By Jennifer Stultz Editor
Lori Jones of Lazy J Ranch between Coldwater and Medicine Lodge loves to draw. It’s been her calling in life since she was a child, a calling she enthusiastically shared last weekend in Pratt at the Vernon Filley Art Museum.
Jones was in town March 4 to lead a Friday lunch and learn session at the Filley. She returned for two more days, March 5 and 6, to share her talents and drawing expertise with special workshop attendees, also at the Filley.
Jones said she is very excited to teach again, having taught 4-H groups, high school and college art classes in the past, including at Pratt. Carving out time for her craft while being a full-time mother, wife and rancher with her husband, David, was difficult, but it was also something she felt compelled to do.
“There are times when I just have to say, ‘I’m sorry, but today I can’t check the calves or move the cattle. I draw today. “Said Jones. “I like the fact that I have a studio at my house. It really was a dining room with high vaulted ceilings which I first thought was completely impractical. But now it’s the perfect gallery for my drawings, and the light is great.
It is the combination of ranch life and attention to light that brings out the genius of Jones’ pencil drawings. The details of a braided horse’s mane or the leather tooling of a saddle are so defined that they look like part of a photograph.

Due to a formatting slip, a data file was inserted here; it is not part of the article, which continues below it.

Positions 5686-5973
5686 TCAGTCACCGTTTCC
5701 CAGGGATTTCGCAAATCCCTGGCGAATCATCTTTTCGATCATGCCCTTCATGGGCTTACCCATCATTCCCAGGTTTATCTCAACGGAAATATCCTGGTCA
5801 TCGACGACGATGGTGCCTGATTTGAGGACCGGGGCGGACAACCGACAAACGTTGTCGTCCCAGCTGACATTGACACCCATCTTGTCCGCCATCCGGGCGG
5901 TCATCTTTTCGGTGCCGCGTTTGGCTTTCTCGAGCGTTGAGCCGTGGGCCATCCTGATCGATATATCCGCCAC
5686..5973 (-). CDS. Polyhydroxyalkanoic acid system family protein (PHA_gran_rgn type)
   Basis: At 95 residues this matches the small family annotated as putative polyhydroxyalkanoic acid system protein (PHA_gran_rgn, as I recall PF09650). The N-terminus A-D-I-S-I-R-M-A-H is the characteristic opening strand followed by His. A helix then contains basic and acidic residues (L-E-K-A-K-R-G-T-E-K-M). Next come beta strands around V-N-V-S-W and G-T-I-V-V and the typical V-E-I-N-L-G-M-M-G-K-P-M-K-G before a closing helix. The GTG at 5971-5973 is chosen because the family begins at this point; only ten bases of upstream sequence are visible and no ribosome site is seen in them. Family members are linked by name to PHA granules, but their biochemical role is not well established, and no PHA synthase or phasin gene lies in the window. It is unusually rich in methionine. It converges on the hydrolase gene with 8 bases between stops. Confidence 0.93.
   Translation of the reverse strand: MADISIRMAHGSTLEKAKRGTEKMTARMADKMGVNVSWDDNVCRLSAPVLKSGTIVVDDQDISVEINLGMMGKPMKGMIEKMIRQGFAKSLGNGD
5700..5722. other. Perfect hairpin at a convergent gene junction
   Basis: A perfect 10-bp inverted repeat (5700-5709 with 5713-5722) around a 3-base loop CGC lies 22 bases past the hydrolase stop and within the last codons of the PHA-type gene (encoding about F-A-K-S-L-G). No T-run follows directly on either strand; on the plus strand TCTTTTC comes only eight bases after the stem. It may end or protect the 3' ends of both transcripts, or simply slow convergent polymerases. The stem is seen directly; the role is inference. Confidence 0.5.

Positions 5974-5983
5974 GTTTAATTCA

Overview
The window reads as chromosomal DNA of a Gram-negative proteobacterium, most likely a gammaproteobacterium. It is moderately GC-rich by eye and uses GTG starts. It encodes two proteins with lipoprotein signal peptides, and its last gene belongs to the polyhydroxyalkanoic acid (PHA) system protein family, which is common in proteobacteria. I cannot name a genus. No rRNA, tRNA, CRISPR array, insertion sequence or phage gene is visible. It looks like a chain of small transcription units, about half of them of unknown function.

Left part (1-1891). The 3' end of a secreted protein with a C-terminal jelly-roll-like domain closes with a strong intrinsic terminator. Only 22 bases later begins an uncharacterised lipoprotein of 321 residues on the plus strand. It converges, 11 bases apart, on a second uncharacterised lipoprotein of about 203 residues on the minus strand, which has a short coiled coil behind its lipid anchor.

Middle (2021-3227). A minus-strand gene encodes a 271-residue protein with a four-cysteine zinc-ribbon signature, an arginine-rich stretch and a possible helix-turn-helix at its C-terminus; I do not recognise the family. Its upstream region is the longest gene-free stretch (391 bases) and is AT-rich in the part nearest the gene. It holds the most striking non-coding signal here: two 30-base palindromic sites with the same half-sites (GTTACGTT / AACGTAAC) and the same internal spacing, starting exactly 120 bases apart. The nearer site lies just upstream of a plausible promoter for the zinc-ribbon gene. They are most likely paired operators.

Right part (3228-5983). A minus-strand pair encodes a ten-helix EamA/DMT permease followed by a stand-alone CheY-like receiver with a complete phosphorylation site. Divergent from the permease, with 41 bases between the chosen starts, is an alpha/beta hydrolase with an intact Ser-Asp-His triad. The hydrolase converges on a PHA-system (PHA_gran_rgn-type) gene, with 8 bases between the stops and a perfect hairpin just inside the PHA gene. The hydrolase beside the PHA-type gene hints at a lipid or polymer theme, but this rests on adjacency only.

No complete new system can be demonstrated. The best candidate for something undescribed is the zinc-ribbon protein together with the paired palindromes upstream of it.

“That’s actually the best compliment anyone can give me; that my work looks like a photograph,” Jones said. “I struggle with details all the time. I want it to look realistic and when it doesn’t sometimes my best tool is the lighter I keep at my desk.
Jones shared some pencil drawing tips with her audience on Friday that included her own recent discoveries.
“I’m not a girl-girl so I don’t use a lot of makeup,” she said. “But I’ve found that blush brushes are the best tool for putting graphite powder on. If you mess up, take it out and start again. This makeup brush is a wonderful tool.
Using graphite powder (ordered from Amazon), Jones said she could complete a project in 30 seconds, compared to hours with other methods.
“I’m a fast performer,” she said. “That’s why I like pencils so much. You have an immediate result, you don’t have to wait for the paint to dry. I’m impatient, but I like detailed work, so pencils are still my medium of choice.
Other tips Jones developed include her method of gridding project plans so she can focus on one small space at a time and the details of that space. She said she also had to learn to draw what she sees, using this method, not what she knows or thinks should be there.
“You have to disconnect your brain and only draw what’s there,” she said.
She uses an erase mask to create light lines on a dark background, she knows from experience not to mix charcoal and graphite powder on the same project, she pays attention to where the light is coming from and always carries her camera with her on the ranch because that’s where her inspiration comes from.
“Wherever my eyes rest, I see art,” Jones said. “The blue shadow under the belly of rolling thunder, the shadows cast on a set of dusty pens, the texture and weave of a saddle blanket in the fading light, the shape of a horse’s hip leaning against a rope. I’m blessed to be able to live it every day, blessed by God with the desire and ability to put it on paper and lucky enough to be able to share it with the world. Jones’s drawings , most
Jones’ drawings, many depicting scenes from life at the Lazy J Ranch, are now on display at the Vernon Filley Art Museum, with many special prints for sale in the gift shop.